"Regarde le nègre!": Race, (In)Visibility and Subjecthood in Ralph Ellison's Invisible Man and Toni Morrison's The Bluest Eye


  • Sarah Jilani The University of Oxford


Psychoanalysis, Race, Ralph Ellison, Toni Morrison, Subjectivity, Jacques Lacan


This essay investigates the functionings of "Whiteness" as the master signifier in a "regime of visibility" that creates raced subjects only to then deny them their subjecthood in both the individual and collective unconscious. Examining where race is located within Ralph Ellison's Invisible Man and Toni Morrison's The Bluest Eye, how it is signified and made (in)visible, and questioning its mechanisms in granting or denying subjecthood, requires an interrogation of its system of signification: a system here framed with the aid of Fanonian and Lacanian thought. These two novels crucially question how seeing oneself as "lacking in Whiteness" is a desubjectifying psychic and social experience, and what role (in)visibility has in both securing that desubjectified status, and in the reclaiming of subjecthood for the raced self.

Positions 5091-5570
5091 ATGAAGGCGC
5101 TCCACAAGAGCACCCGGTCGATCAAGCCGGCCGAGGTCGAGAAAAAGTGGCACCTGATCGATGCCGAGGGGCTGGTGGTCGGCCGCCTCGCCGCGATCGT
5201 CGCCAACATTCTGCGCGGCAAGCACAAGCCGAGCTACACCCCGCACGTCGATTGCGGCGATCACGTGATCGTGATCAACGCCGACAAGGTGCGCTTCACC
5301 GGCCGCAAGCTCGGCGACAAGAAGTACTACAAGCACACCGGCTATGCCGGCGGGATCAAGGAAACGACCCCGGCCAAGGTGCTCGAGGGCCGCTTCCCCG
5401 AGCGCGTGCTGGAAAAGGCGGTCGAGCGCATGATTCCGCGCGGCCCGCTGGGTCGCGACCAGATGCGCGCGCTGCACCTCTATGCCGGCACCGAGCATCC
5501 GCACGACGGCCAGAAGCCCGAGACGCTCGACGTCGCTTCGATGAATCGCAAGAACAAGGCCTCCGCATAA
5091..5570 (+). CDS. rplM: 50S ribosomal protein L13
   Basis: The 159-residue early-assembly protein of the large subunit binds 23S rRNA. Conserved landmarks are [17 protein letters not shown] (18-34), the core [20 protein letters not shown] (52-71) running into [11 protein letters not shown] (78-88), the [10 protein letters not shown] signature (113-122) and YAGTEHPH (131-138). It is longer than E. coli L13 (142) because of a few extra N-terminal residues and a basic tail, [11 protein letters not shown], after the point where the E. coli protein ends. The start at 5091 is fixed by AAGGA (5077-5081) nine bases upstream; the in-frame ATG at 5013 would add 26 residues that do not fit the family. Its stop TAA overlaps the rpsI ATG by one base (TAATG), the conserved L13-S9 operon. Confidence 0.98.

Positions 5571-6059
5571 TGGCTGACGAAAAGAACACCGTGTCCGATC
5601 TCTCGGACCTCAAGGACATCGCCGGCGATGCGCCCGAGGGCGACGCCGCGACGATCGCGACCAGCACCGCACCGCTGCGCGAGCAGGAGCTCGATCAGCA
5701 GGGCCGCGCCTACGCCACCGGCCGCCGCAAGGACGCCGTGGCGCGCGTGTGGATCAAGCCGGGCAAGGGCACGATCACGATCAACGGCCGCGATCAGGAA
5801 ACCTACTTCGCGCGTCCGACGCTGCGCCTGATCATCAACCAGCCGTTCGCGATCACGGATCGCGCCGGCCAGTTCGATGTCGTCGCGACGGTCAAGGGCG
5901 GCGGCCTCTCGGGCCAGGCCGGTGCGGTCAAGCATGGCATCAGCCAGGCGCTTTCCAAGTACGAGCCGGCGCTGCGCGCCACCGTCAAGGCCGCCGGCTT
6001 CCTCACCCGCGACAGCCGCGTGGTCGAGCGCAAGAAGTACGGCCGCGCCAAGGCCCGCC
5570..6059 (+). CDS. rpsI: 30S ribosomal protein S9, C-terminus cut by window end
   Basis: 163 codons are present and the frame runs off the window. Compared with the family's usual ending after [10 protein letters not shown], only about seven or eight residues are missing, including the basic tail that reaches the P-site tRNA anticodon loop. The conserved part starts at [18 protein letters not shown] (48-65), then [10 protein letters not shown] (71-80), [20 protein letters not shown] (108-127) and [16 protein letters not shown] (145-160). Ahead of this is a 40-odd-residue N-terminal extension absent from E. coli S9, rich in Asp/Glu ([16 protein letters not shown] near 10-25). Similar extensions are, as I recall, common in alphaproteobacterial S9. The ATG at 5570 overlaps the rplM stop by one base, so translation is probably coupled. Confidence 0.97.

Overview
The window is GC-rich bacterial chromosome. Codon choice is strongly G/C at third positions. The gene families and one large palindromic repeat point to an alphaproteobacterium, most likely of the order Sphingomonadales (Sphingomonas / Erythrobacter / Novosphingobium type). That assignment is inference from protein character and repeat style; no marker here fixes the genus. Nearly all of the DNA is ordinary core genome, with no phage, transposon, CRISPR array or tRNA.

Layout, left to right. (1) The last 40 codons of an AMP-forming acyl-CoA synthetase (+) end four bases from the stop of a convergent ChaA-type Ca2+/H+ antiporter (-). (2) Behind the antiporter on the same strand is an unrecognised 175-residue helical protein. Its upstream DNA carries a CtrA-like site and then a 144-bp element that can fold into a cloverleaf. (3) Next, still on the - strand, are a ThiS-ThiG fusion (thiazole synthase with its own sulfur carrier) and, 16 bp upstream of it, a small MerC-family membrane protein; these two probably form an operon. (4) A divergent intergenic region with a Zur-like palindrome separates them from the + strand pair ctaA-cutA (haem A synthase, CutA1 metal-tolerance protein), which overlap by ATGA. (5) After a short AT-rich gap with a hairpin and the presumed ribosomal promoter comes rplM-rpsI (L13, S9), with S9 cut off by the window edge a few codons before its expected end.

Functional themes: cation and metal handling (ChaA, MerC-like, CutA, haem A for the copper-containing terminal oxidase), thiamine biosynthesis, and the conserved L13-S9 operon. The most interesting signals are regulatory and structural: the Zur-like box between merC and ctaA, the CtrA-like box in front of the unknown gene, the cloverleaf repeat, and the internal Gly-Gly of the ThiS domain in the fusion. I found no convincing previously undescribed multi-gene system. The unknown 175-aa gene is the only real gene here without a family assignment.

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Author Biography

  • Sarah Jilani, The University of Oxford
    Sarah Jilani is a recent graduate of the Master of Studies in English 1900-Present from The University of Oxford and previously completed her undergraduate studies at The University of York. Her primary research interests lie with anticolonial and resistance film and literature within the contexts of Indian and African independence periods. Her academic research has been published in Senses of Cinema, and her Arts journalism in a variety of international magazines including ArtReview, Aesthetica Magazine and Apollo Magazine. She is currently based in Istanbul.


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How to Cite

"Regarde le nègre!": Race, (In)Visibility and Subjecthood in Ralph Ellison’s Invisible Man and Toni Morrison’s The Bluest Eye. (2014). Postgraduate English: A Journal and Forum for Postgraduates in English, 29. https://postgradenglishjournal.awh.durham.ac.uk/ojs/index.php/pgenglish/article/view/130